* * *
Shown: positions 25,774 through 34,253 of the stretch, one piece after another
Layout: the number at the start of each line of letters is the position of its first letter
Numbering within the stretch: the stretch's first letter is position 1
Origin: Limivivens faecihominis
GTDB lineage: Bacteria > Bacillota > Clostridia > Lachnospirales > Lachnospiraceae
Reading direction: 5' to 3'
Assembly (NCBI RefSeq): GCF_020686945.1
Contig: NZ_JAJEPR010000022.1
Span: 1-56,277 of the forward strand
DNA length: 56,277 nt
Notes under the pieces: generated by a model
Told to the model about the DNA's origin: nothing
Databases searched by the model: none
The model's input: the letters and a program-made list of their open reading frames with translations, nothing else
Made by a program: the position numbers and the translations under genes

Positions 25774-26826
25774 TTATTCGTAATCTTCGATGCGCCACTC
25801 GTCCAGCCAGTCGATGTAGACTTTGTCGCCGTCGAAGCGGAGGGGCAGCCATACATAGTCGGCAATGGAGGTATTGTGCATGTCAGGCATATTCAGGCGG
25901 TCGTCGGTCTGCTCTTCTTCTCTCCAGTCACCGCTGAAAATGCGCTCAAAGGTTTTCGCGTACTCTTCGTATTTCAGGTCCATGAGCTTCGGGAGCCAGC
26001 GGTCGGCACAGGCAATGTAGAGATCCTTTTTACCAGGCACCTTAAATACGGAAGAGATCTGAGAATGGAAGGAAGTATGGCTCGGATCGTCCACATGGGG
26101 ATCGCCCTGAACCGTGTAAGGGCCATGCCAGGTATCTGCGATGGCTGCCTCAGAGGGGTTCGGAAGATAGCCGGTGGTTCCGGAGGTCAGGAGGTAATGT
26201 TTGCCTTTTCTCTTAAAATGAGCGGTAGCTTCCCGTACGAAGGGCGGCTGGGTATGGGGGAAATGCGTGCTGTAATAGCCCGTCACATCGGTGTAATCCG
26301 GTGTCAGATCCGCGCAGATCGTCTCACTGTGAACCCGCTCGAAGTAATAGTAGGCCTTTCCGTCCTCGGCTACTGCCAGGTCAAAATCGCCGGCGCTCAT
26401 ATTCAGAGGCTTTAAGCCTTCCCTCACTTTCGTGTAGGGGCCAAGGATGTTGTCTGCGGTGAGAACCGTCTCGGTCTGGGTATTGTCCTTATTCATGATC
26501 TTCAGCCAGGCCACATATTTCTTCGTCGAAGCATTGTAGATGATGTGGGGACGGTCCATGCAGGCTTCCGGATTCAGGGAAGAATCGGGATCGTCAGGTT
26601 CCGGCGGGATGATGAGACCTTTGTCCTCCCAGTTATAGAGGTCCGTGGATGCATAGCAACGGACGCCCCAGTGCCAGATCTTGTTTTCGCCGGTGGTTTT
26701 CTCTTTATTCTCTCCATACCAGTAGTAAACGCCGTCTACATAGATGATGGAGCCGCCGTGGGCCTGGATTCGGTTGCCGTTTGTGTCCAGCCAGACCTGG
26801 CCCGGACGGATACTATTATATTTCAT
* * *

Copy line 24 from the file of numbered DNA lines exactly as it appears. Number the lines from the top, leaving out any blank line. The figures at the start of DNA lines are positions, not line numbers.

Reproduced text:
26401 ATTCAGAGGCTTTAAGCCTTCCCTCACTTTCGTGTAGGGGCCAAGGATGTTGTCTGCGGTGAGAACCGTCTCGGTCTGGGTATTGTCCTTATTCATGATC